What would be the best image format for printing images or designs created with Photoshop, InDesign, Illustrator or to print images form a digital camera?
If I have the option of exporting different image formats (tiff, jpeg, jpeg2000, bmp, png, etc) which one would be preferred to produce high quality prints?
It depends a lot on where you print, what printer will be used for the
task and what you need to do with the files.
You might want to stay away from anything JPG because of the compression, that’s a start. It can work for huge formats but they are used more as a last option; for example, if you cannot upload a banner of 300mb for printing, you might be “forced” to use a JPG at 15mb!
PNG can be good but they are in RGB color mode; this is not desirable if you print on offset or anything that requires CMYK color mode. You could use it but either the printer will refuse your files and ask you to convert them yourself to CMYK color mode OR the printer will convert it for you and you’ll have no control on the final result. Sometimes it gives OK results, sometimes it horrible; you might want to have 100% control on your colors. They can work fine on some digital printing machines that handle RGB well though.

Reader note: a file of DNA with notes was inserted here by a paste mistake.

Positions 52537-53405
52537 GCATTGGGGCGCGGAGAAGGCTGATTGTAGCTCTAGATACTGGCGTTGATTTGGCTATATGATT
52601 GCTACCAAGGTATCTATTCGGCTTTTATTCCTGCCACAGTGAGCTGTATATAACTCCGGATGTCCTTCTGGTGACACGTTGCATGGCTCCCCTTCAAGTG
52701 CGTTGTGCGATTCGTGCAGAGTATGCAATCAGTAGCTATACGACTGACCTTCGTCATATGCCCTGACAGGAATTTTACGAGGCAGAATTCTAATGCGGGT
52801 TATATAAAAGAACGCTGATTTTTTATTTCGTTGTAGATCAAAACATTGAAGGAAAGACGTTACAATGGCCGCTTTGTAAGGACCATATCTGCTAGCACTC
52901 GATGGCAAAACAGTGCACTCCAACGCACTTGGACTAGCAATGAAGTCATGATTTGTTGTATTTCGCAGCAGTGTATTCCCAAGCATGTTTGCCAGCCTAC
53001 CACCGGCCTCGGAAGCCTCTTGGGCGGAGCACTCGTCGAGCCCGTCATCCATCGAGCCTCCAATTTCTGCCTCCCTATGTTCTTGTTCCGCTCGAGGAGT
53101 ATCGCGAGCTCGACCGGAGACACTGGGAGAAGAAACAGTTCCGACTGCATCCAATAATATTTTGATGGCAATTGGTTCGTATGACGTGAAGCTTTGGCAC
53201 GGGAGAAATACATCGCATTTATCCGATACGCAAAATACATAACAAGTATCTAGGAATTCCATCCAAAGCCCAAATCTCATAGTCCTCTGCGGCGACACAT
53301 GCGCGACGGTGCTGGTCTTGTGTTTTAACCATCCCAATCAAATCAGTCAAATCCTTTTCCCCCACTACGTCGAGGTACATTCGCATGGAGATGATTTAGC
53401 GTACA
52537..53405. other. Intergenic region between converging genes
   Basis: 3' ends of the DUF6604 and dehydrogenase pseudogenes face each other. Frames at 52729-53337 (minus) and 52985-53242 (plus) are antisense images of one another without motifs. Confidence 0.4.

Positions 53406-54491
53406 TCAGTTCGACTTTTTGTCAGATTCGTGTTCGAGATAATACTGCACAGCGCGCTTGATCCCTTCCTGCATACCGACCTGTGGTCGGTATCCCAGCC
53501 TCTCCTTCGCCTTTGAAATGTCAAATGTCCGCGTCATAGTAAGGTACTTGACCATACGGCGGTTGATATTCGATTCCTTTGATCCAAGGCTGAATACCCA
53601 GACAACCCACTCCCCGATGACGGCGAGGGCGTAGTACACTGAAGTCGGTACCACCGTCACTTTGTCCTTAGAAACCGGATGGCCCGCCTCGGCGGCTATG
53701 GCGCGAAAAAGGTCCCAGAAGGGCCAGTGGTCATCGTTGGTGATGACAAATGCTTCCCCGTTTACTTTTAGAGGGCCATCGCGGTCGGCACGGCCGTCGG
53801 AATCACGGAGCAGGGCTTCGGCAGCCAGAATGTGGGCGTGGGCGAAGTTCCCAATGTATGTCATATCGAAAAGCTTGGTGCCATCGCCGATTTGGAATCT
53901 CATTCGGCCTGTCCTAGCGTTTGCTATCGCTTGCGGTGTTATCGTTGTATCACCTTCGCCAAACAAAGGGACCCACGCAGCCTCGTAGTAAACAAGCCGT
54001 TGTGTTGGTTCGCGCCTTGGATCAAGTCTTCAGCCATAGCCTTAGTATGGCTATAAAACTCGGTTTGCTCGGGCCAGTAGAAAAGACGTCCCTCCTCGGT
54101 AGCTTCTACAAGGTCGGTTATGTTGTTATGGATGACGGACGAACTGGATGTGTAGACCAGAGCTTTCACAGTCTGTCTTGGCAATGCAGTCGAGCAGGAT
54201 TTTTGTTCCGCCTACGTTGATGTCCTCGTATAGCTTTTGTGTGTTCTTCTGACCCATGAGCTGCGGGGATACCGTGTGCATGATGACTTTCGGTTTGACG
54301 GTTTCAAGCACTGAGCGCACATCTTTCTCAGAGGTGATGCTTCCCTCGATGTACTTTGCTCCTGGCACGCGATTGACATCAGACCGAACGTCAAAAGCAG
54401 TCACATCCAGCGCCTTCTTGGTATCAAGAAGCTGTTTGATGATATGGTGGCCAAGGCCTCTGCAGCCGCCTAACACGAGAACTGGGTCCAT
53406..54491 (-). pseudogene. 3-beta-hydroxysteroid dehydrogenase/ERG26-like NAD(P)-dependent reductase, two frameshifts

TIFF are a good safe choice for pretty much any kind of printing and color mode but these files are very heavy. That’s still the one I find the best in your list and highly compatible with almost any software that can open pictures. Your question is about pictures but TIFF allows transparency and can be useful for this.
There’s EPS that is also a safe option for printing but not the best to use on your own personal printer. They can be very convenient in publishing used with some software that can manage huge files and you can increase the performance of your software because of the encapsulated preview that comes with EPS and its small file size. But for everyday image printing or if you need to share the files, I still think TIFF are the safest choice. Personally I still use EPS because it’s quick to save these files and they’re reliable. You will hear a lot of designers say it’s a “legacy” format but you should use what works best for your needs; if you go on the Adobe forum, you will also see tons of designers saying it’s “legacy” to use CMYK mode… so…!
You could use PSD but then you might have issues with compatibility if you need to share your files.
Finally, there’s PDF that can be used; they’re long to save in Photoshop though but they are highly compatible and offer some freedom for compression.
Here’s a screenshot to show you the difference in size between all formats, all uncompressed at 300ppi and 15″x 9″ size:
You can easily see what could be the right choice for a catalog that contains a lot of high resolution images or if you need to backup a thousand images at top quality or share a few images online, for example.
If you import your images in another software such as Illustrator, InDesign or QuarkXpress than you can work with any file format you want; but you should prioritize PDF as your print-ready file for the whole layout.
Source : Link , Question Author : Andres , Answer Author : go-junta